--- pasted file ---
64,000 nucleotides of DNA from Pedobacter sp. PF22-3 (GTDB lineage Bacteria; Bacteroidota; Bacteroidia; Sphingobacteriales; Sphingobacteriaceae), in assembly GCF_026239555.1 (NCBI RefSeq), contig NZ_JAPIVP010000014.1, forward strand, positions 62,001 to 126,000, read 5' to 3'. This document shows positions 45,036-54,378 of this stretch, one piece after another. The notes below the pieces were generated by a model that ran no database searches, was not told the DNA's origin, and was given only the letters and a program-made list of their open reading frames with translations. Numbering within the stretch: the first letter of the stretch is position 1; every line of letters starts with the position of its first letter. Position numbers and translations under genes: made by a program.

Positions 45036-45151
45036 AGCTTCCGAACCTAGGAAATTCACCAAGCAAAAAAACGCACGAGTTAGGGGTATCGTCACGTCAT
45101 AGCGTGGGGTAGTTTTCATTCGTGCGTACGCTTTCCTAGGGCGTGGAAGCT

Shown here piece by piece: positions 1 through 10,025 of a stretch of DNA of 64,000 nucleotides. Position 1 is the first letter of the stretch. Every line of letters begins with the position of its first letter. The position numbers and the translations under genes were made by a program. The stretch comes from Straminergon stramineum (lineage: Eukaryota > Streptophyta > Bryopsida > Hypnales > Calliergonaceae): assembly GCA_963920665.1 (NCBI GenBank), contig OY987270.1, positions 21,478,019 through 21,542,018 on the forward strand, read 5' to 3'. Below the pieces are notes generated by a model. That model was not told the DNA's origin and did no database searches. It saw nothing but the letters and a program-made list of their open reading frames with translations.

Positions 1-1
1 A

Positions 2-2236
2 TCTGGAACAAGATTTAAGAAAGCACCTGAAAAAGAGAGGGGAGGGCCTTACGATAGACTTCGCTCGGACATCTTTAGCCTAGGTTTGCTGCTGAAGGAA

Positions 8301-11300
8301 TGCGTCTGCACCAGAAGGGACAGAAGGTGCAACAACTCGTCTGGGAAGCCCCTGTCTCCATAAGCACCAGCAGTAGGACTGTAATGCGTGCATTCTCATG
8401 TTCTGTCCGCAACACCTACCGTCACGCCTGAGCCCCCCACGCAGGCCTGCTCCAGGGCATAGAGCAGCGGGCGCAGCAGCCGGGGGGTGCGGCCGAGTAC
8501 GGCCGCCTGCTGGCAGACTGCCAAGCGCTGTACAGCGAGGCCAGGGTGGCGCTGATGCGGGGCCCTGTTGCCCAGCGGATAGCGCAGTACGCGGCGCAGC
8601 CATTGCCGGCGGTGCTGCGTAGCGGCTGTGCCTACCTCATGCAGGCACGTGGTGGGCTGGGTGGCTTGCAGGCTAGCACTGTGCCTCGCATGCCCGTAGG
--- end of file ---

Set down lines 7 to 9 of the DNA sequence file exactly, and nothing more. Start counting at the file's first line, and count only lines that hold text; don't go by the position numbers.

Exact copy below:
1 A

Positions 2-2236
2 TCTGGAACAAGATTTAAGAAAGCACCTGAAAAAGAGAGGGGAGGGCCTTACGATAGACTTCGCTCGGACATCTTTAGCCTAGGTTTGCTGCTGAAGGAA